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3 things not to miss in the Valdarno
Nature, art and traditions in one of the most fascinating areas of Tuscany

Between Arezzo and the Florentine area, there's a spectacular valley crossed by the Arno. It's one of the areas that has been able to manage production needs with great balance and conserves valuable artistic and environmental treasures. This is the Valdarno.

Let's discover 3 gems not to be missed on a journey through this lucky land.

Balze del Valdarno
Balze del Valdarno- Credit:  Claudia D'Aliasi

With rocky peaks, pinnacles that can reach 100 meters in height, and deep gorges, in the upper Valdarno (in particular in the municipality of Reggello) the clayey rock formations known as Balze give life to unusual and fascinating views that you would expect to see on a journey to discover the Grand Canyon in American parks.

Also called "smotte", the crags represent a natural spectacle that amazes anyone who witnesses them: even the greatest genius of all time, Leonardo da Vinci, was so enthralled that he took the unique aspects of this landscape and used them as the background for his most famous work, the Mona Lisa.

The Balze are not only a spectacular landscape background, but also a habitat with unique naturalistic value protected by the Natural Protected Area of ​​Local Interest. Explore them at a leisurely pace to appreciate a territory with unique geological characteristics and enjoy a beautiful day of trekking and nature.

The path of the Zolfina stream is one of the hiking trails that allows you to better admire the spectacle of the Balze. It's an easy ring-route that starts and ends in one of the most beautiful villages in Italy, Castelfranco di Sopra, and takes its name from a spring of Zolfine water touched on by the itinerary. The valley has the typical tones of the Tuscan countryside, with orchards and vineyards. Towards the mid-point of the route, you will find a road that leads to the small and delightful perched village of Piantravigne.

Loro Ciuffenna and its mill
Loro Ciuffenna- Credit:  R. Boed

Imagine a village where time seems to have stopped when the energy of water was still used. Here, on the slopes of Pratomagno, the Ciuffenna river still moves the blades of a mill built on a boulder. It's one of the oldest still functioning water mills in Tuscany, and the only one left of the 14 mills along the river. Dating back to the year 1000, it's still used for the production of wheat, corn and chestnut flours.

Loro Ciuffenna - one of the "most beautiful villages in Italy" - is concentrated around this mill and the civic tower whose clock has marked the days for locals for centuries. A Romanesque stone bridge known as the ponte vecchio joins the two banks of the river. A pleasant walk can be taken along the streets and walkways that flank the flowing water, with a family atmosphere in this small rural town that's surrounded by woods.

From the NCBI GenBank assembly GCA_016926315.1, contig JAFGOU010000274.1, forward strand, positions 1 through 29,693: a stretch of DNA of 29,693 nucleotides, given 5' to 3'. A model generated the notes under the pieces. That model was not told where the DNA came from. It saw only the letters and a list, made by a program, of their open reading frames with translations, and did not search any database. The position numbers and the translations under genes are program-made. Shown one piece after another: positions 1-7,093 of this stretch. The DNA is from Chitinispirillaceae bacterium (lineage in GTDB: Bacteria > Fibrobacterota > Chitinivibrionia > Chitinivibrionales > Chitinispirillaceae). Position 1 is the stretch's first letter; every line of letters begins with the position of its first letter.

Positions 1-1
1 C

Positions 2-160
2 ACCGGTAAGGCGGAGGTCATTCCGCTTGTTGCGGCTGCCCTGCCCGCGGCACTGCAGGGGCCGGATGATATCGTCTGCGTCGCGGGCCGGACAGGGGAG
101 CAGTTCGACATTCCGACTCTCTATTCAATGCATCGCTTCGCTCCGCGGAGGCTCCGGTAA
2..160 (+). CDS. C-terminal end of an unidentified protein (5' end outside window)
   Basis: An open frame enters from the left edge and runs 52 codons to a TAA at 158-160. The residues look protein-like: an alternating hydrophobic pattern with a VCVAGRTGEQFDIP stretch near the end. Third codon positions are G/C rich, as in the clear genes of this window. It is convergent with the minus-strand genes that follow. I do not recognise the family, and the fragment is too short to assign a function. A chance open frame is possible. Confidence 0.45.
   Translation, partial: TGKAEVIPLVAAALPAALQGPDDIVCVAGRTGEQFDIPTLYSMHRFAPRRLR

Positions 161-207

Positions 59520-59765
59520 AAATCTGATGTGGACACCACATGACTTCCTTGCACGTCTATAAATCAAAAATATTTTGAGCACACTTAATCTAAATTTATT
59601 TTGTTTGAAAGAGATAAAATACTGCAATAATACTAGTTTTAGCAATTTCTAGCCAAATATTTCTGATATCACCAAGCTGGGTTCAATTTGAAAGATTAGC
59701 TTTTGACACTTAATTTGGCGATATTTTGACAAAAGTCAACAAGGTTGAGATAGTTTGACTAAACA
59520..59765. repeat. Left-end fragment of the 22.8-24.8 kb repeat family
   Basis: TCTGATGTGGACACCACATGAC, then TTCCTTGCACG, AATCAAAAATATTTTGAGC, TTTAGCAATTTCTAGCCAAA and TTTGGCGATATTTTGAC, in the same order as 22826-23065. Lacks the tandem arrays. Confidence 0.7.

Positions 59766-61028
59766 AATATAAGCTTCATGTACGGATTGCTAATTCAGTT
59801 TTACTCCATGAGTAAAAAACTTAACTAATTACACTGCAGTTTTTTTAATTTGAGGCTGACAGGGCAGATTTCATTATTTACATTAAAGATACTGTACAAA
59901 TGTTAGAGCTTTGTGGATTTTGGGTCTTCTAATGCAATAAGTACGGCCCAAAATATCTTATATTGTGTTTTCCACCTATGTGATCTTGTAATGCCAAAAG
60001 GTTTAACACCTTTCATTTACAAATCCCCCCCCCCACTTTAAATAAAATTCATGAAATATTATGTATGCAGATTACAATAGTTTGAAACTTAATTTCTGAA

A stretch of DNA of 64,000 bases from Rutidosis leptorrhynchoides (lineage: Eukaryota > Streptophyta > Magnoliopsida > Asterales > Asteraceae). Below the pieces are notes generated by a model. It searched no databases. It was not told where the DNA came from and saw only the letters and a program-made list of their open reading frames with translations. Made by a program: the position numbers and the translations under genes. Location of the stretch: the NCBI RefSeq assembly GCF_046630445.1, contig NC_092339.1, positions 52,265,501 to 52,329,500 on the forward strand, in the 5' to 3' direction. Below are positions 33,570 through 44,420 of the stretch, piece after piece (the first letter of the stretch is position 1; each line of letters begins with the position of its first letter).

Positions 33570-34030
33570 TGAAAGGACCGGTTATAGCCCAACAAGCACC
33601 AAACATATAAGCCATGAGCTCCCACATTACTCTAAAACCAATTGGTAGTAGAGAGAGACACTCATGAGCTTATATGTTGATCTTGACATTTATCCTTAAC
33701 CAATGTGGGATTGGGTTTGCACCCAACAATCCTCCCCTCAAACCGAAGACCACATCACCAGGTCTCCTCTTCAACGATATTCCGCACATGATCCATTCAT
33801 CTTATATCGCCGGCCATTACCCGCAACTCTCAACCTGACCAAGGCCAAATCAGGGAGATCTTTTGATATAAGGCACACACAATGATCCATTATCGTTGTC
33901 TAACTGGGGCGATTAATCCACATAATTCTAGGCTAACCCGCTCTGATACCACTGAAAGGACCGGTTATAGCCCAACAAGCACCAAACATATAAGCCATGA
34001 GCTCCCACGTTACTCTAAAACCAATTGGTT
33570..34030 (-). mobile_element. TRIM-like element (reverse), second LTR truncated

The Annunciation by Beato Angelico

Beato Angelico, defined by Vasari as an "excellent painter" and "greatly religious", was born in Mugello and trained in Florence, but it's in San Giovanni Valdarno that one of his greatest masterpieces can be admired: The Annunciation.

The Museum of the Basilica of Santa Maria delle Grazie hosts numerous paintings from churches and convents of the city and the area, in particular dating back to the fifteenth and seventeenth centuries. The Annunciation is the most moving work of the entire collection. It was created around 1430 and comes from the convent of Montecarlo.

Recalling some features of the more famous Cortona Annunciation, Beato Angelico represents the scene under a finely decorated portico with large arches that open onto a bucolic panorama. The archangel Gabriel is seen with a red and gold-decorated robe, portrayed in the gesture of a bow in front of the Madonna who is also bent forward with her hands to her chest in an almost mirror-like pose. The face of the Virgin is framed by a halo and has characteristics that seem to defy time with her modernity.

Compared to the Cortonese Annunciation, that of San Giovanni expresses greater sensitivity in terms of colours and light, with a sense of balance and perspective that focuses our attention on the Annunciation scene and attracts our gaze in a magnetic way.

Today, we can admire this masterpiece thanks to the people who worked to hide it and protect it during raids that took place during the Second World War.

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